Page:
Polymer materials used in waveguide fabrication include different families: polystyrenes, polycarbonates, polyacrylates, polyimides, epoxy resins, silicones (siloxanes), sol-gels, inorganic/organic hybrids like ormocer and many other specific polymer materials, very often integrating fluorine substituents for higher transparency at telecom wavelengths. In our case, all the requirements qualify transparent elastomers like silicones (polysiloxanes) as excellent candidates. To assure stability a high degree of cross-linking of the polymer is desired. It is realized either by thermal cure or UV cure, or both. Table 1 lists a few available polymer materials commonly used for the fabrication of waveguides at 1.55 µm and at the end of the table the three materials tested in this work, where the materials provided by Momentive are research grades, thus a composition under development. Many other optical polymers of potential interest have been reported in the literature [25,26]. Elastic modulus values found in the literature and often coming from tensile loading tests can be compared for a prime and simple evaluation of flexibility. They range from a few thousand MPa for common polymers like PMMA, SU-8 or BCB, to 0.3-0.9 MPa for an elastomer like PDMS. In order to get good flexibility down to 1-2 mm radius of curvature with limited internal stress of the film, we estimate that the modulus should not exceed a few tens of MPa. Some materials like Ormocer can have this modulus varied over several decades depending on specific formulation conditions. In the fourth column of Table 1, we give a rough assessment of flexibility based on our experiments. The refractive index at 1.55 µm is also listed, based on either literature or manufacturer data. The ranged values in the table reflect the possibility of adjusting the refractive index as most of the materials listed are supplied in different grades of index, and these can be blended to allow for a controlled index tuning. Very few data can be found for the imaginary part k or material’s absorption coefficient. The materials we have tested have very low absorption and k was neglected in our computations. The literature’s best propagation loss values of respectively polymer waveguides and LRSPPW summarized in the table allow us to make a comparison between the purely photonic and the plasmonic waveguides for the same 1.55µm excitation and single-mode condition. Most often a dramatic increase of the propagation loss is observed when the wavelength changes from 1.31 to 1.55 µm, like for example with EpoCore: 0.49 and 2.23 dB/cm respectively at 1.31 and 1.55 µm . This is most probably due to higher absorption of many polymers at 1.55 µm.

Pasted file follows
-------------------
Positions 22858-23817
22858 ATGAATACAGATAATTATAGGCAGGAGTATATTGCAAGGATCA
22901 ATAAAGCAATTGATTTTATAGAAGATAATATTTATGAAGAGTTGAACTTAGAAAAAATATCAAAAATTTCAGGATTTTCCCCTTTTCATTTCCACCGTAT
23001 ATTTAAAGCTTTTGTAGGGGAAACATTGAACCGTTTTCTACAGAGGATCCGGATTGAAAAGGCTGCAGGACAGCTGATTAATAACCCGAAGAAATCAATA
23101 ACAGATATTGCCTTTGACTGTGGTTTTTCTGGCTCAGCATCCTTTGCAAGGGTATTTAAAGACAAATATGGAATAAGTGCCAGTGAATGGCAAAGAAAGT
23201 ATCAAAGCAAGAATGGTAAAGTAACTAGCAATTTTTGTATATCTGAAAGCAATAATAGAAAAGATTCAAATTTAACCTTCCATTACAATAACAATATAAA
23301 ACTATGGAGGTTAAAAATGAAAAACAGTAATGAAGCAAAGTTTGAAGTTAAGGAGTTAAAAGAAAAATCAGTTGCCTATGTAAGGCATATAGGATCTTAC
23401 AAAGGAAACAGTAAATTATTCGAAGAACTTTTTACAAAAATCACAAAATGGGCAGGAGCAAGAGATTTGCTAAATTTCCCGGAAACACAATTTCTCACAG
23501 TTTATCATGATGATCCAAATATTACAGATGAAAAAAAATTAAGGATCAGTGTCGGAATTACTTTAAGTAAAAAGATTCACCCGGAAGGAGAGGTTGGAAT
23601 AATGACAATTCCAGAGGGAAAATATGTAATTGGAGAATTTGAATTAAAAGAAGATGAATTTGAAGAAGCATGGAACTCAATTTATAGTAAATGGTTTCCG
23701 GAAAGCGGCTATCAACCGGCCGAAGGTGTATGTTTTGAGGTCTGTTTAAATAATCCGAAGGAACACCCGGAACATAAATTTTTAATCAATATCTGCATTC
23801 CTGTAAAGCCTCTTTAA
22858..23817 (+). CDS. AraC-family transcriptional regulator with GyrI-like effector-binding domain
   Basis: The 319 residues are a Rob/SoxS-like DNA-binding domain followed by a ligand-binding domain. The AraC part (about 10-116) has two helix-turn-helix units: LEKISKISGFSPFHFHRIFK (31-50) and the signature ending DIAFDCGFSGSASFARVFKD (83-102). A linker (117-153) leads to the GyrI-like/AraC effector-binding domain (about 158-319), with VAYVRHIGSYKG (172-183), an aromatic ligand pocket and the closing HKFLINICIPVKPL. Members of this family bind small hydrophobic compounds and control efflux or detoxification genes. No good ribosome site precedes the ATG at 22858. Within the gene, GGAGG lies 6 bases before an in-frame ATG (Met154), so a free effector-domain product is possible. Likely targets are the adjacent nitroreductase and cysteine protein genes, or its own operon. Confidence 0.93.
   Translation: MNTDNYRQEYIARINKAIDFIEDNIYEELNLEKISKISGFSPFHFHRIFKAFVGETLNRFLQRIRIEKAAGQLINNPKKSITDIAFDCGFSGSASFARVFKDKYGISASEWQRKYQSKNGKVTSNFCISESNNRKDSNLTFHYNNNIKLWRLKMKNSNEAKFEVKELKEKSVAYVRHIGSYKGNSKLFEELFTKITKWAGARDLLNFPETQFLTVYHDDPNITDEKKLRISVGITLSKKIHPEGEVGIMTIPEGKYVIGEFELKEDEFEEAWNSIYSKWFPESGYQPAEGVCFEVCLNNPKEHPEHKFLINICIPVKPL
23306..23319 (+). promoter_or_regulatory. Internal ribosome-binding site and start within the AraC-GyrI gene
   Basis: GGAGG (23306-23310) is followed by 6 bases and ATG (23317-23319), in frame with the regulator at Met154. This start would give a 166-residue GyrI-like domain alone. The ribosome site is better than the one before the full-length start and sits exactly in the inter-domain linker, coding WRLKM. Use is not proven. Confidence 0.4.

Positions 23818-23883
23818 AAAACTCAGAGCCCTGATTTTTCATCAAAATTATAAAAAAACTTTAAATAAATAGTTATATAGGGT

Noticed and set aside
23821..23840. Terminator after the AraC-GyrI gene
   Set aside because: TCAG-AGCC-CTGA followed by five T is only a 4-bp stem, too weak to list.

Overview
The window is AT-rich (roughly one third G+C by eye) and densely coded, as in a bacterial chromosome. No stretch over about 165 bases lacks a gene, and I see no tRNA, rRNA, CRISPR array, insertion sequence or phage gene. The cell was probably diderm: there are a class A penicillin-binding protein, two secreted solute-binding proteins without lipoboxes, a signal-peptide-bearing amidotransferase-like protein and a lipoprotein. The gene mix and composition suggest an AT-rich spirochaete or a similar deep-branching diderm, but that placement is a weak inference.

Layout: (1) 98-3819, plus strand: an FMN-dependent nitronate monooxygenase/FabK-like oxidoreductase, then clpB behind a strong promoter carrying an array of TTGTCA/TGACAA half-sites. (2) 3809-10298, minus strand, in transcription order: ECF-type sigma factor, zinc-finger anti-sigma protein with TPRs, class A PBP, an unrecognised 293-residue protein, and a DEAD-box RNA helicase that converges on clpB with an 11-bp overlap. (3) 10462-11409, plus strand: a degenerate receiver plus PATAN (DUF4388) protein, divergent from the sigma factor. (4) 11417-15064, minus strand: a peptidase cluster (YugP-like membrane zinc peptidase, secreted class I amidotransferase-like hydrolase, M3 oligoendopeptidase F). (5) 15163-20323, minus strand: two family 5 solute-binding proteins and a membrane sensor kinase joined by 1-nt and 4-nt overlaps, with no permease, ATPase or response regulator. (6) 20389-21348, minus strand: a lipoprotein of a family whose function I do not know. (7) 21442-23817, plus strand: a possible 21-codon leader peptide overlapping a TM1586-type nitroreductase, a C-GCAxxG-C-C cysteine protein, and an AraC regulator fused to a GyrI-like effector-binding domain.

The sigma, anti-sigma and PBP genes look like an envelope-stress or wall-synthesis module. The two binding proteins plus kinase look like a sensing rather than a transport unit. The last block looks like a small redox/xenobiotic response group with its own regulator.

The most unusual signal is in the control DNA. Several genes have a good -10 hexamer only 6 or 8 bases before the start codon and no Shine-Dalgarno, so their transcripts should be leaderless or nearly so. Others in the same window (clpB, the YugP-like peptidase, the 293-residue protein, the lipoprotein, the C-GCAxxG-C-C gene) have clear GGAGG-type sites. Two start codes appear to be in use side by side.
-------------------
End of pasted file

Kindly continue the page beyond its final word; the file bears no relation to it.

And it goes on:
The acrylate family declined for wave-guiding is rich and halogenated acrylate can provide losses as low as 0.2 dB/cm at 1.55 µm for photonic waveguides and be made environmentally stable . ZPU12 and ZPU13 are fluorinated acrylate UV-curable epoxy resins from company Chemoptics; they have been used to produce LRSPPW  and photonic polymer waveguide  which both exhibit low propagation loss at 1.55 µm (1.4 and 0.35 dB/cm respectively). SU-8 and BCB have the disadvantage of having limited flexibility, with their elasticity modulus lying in the 2-5 GPa range. In addition, their absorption loss at 1.55 µm is relatively high compared to other polymers due to absorption bands in this range with a k value estimated to ~1e−5 at 1.55 µm for cross-linked SU-8. Nevertheless we fabricated LRSPPW with SU-8 and have measured a ~5 dB/cm propagation loss. Ormocer or Epocore / Epoclad could be interesting choices but their film flexibility has to be investigated. PDMS is also an option with report of the propagation loss of ~0.027 dB/cm for its multimode photonic waveguides at 850 nm, but PDMS possesses an absorption band at ~1500 nm which reduces its potential at telecom wavelength  with a k value estimated to be ~0.07. In addition problems of poor adhesion with gold have been reported for this material, as well as problems of compatibility with the lithography process used for producing the metal waveguides . Exguide FOWG from Korean company Chemoptics is an ethylene-oxide and acrylate based copolymer including fluorinated styrene groups. It has excellent elastomeric properties and thermal stability (stable up to 270°C), and was our initial choice because of the excellent performances reported for plasmonic arcs operated at 1.31µm, in particular a propagation loss below 1 dB/cm  and low bending losses [15,19]. We remark that no loss data can be found in the literature for FOWG-based LRSPPW at 1.55µm. It is also noticeable that FOWG was preferred over ZPU for bending studies. We tested a fabrication method for FOWG based on the indications this group has published (see section 4 below). In conclusion, among the polymers listed, we select the last three as the most suitable for flexible plasmonic arc interconnects applications.